Figure 4 shows a visualization of the flow from a thermal manikin that simulates breathing and coughing. Figure 4a depicts the flow 2 s after start of the exhalation cycle through the mouth. The direction is influenced by the thermal boundary layer around the manikin and the temperature of the exhalation. The surroundings have a constant temperature and an insignificant air velocity. Figure 4b shows the flow 2 s after exhalation through the nose has started. The peak velocity in the exhalation from the mouth will be about 0.5 m s−1 at a horizontal distance of 0.5 m, while it will be much smaller when the exhalation is through the nose. The flow from the nose consists of two jets, which will decrease the velocity level compared with the flow from the mouth. Entrainment into the jets will decrease the level of virus in both cases if the breathing manikin in figure 4 is the source.
(a) Exhalation through the mouth; (b) exhalation through the nose; (c) coughing.
A person's outbreak of a disease is often combined with coughing. Figure 4c shows the flow when the manikin is coughing. In this case the velocity level is much higher, up to several metres per second at a distance of 0.5 m from the face. Coughing might in many cases be the right way to describe the boundary conditions in experiments and computer simulation of airborne cross-infection.
Downward-directed ventilation systems are recommended by several guidelines for isolation rooms (CDC 1994; ASHRAE 2003). The guidelines for preventing the transmission of Mycobacterium tuberculosis in healthcare facilities (CDC 1994) gave the following recommendations.
The basic idea is thus to generate a flow from large supply openings, and then let it flow down in the room and displace particles to the return openings at the floor. This type of flow should, in principle, give a high personal exposure index, but measurements show that it is difficult to be established (Qian et al. 2006a).
A high personal exposure index requires a downward-directed displacement flow without mixing movement. This should especially be the case for the flow around standing or lying persons. The thermal plume above a person has an upward velocity of approx. 0.25 m s−1. Figure 5 shows the thermal boundary layer around a person illustrated by smoke release from the surface of the manikin for different downward flow velocities. The thermal plume is preserved up to a downward velocity of 0.25 m s−1. A large flow rate (approx. 50 h−1) is required to obtain a downward displacement flow around a person, and this is used in operating theatres and ‘laminar’ clean rooms, but not in hospital wards.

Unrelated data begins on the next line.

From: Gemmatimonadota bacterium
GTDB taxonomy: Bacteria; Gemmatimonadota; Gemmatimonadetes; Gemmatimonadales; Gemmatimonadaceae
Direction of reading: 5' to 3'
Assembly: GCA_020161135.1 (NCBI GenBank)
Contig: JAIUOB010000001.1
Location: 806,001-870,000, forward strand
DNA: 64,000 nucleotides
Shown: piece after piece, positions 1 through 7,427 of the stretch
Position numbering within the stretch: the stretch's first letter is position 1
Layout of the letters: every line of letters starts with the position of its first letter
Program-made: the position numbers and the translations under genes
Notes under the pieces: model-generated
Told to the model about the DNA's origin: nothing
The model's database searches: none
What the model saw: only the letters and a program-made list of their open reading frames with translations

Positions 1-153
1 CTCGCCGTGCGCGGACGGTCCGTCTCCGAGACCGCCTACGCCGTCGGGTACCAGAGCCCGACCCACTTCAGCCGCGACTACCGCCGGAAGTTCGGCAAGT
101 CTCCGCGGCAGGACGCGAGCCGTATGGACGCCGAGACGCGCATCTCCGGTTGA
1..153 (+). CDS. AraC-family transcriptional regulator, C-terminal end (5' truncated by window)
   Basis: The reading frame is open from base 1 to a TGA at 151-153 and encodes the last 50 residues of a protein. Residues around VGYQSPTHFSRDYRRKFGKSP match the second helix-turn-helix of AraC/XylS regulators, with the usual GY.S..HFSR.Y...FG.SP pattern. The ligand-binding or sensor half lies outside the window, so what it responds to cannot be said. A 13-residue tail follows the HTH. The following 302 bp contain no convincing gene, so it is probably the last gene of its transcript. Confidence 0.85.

The figure shows a manikin located in a downward air flow. The boundary layer around the manikin is shown by smoke, and it is preserved at head height up to a downward velocity of 0.25 m s−1.
The downward-directed flow indicated in the CDC recommendations will not be obtained in practice with a flow rate of 12 h−1, and it will not be possible to have a displacement flow from the source patient to the exhaust because the flow is fully mixed. On the other hand, it is possible to have a high flow rate in a room without draught, because of large supply areas in the ceiling or in the wall, as discussed earlier, and this gives the possibility of working with a high dilution and thus a low level of contaminant concentration (see equations (2.1) and (2.3)). Also the thermal flow from the heat sources will help in preventing any stagnant areas in the ward.
A high ventilation index is obtained when the contaminant moves from the emission source to the outlet with a limited mixing with the surrounding air. A unidirectional (piston) movement or a thermally generated movement may generate such a flow. Pressure differences in large rooms generated by the ventilation system can create a unidirectional flow within the room, but the pressure difference is especially used to control the flow between rooms. Operating theatres and clean rooms are protected from the surroundings by a high internal pressure, while the surroundings are protected from infected patients by a low pressure in an isolation room. Literature review by Li et al. (2007) has proved the importance of unidirectional flow for the reduction of cross-infection.
The ventilation index is used to express details about the air distribution in a room, while flow between rooms is estimated with other parameters.
Displacement ventilation can in some situations create high ventilation indices in the occupied zone because of the thermal plumes created in such a system. Figure 6 shows the layout of experiments with this type of air distribution made in the same room as used for tests of mixing ventilation and vertical ventilation in a hospital ward.